It snowed yesterday. I felt the snow on my fingers and my bare feet last night. It didn’t numb, it didn’t bite. I saw snow for the first time only three years ago, and am still amazed when I realize how soft and gentle it is, how quickly it seems to melt when it touches my flesh, becoming like rain and less like itself. I feel like that sometimes: falling and falling till I can no longer retain my form, no longer keep it safe. But I think of poetry as something saved: caught before it collapses, pulled back to earth from the edge of a treacherous cliff. I wish I could save more things, memories, people. The last time I wrote the editor’s note to our tenth issue, the world was losing, much as it continues to.
There is never a right, joyous moment of light to come out with an issue full of poetry, fiction, nonfiction and art that touched us, stunned us, threw us into the deep end. I wish it didn’t always feel like we were handing out antidotes, remedies, pills and balms. I will repeat, from Jessica Sabo’s Fire Sign, that “When you ask me what I’m afraid of, I’d hold out my hands.” And in holding out our hands to share this issue with you, we hope you allow us to share what we are afraid of.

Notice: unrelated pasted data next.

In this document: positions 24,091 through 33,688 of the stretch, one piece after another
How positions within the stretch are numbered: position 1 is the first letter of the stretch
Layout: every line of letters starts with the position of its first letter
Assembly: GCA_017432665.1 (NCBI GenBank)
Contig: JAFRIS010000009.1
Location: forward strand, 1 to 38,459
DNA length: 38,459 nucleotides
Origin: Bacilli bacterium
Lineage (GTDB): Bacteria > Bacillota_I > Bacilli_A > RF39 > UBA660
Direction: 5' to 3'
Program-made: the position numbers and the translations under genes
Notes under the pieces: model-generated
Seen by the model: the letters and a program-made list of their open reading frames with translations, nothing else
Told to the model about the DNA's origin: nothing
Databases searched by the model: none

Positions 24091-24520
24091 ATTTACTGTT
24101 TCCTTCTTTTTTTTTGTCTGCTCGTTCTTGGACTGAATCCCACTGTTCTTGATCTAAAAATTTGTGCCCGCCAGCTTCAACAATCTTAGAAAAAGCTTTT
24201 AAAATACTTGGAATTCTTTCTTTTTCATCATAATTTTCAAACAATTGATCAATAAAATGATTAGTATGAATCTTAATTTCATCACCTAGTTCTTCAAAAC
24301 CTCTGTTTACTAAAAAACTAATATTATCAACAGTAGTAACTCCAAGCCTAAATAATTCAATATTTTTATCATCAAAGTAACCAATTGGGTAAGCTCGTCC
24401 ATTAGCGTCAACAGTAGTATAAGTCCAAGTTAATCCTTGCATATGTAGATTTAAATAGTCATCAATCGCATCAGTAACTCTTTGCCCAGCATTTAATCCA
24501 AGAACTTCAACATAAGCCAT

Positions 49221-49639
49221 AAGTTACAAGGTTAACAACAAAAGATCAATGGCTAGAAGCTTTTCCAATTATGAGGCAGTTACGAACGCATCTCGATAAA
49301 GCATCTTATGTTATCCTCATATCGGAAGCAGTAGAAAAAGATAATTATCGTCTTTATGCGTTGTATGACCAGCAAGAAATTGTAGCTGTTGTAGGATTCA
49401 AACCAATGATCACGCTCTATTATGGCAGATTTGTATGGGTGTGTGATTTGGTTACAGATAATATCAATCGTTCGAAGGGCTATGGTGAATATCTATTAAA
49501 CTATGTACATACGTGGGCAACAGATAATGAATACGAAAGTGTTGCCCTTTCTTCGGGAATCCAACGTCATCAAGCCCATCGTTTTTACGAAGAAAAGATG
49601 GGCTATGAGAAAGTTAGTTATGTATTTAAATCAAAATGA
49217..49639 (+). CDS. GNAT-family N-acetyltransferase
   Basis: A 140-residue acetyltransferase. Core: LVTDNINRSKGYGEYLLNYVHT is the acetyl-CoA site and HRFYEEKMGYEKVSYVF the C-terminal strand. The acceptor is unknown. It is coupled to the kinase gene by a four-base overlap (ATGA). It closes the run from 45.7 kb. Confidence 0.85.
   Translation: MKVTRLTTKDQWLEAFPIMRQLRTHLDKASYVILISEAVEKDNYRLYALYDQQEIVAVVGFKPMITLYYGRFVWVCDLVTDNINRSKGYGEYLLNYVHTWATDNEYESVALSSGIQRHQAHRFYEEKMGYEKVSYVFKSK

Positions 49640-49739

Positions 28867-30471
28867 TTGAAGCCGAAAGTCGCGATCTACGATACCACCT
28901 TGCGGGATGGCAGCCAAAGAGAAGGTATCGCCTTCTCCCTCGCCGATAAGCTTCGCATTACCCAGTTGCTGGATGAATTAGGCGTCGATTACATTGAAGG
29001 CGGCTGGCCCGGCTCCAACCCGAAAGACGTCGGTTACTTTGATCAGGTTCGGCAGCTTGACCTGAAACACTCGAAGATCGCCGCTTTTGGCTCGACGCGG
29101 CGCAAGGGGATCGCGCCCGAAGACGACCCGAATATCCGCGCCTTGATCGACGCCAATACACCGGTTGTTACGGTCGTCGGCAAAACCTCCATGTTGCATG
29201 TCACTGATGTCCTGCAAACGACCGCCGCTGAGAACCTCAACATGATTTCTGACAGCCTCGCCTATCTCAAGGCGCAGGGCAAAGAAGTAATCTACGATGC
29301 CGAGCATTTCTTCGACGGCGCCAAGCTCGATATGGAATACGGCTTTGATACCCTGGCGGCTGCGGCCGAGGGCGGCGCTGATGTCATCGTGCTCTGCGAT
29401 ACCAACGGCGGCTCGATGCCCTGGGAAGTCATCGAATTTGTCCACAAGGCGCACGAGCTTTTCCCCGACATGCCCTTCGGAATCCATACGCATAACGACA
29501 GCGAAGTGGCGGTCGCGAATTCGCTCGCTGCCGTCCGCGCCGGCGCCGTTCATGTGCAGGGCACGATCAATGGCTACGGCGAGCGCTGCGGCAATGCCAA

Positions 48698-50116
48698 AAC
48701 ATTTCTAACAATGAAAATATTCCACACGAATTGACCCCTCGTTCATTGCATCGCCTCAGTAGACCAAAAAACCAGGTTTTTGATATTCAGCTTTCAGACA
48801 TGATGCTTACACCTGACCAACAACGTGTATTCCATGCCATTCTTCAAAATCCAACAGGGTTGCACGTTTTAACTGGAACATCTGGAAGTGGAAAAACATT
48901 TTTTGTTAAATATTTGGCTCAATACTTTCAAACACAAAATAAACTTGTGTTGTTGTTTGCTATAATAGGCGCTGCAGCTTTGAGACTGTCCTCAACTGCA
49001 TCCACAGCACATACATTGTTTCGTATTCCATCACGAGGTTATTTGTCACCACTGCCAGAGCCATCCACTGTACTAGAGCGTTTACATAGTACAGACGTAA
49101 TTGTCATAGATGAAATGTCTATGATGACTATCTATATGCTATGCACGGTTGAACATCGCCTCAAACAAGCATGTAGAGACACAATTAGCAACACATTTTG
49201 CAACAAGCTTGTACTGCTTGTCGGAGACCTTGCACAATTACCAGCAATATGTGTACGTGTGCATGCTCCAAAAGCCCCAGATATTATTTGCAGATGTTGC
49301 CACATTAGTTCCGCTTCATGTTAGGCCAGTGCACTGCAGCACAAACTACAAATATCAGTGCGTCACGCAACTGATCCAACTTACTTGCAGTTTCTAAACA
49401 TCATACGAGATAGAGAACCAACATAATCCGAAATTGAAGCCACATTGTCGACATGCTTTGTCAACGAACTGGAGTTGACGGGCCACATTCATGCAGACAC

In this issue, we hope you come across pieces that make you feel less afraid, less alone. T.B. Grennan’s Cross-Country is the rare example of a conversation-as-story, a form I am now tempted to try. Sharon Gayen’s artworks, on the other hand, are pieces on that delectable brink of chaos. Watching, on the other hand, Julienne Maui Castelo Mangawang read her poem, ‘A Mother’s Silence,’ undoes the form of silence, of the ‘anonymous’ artist. These are all, if you let them be, dear reader, hands holding out to you when you might ask one of the most difficult questions to any of them: What are you afraid of?
Love and best wishes,
Founder and Editor-in-Chief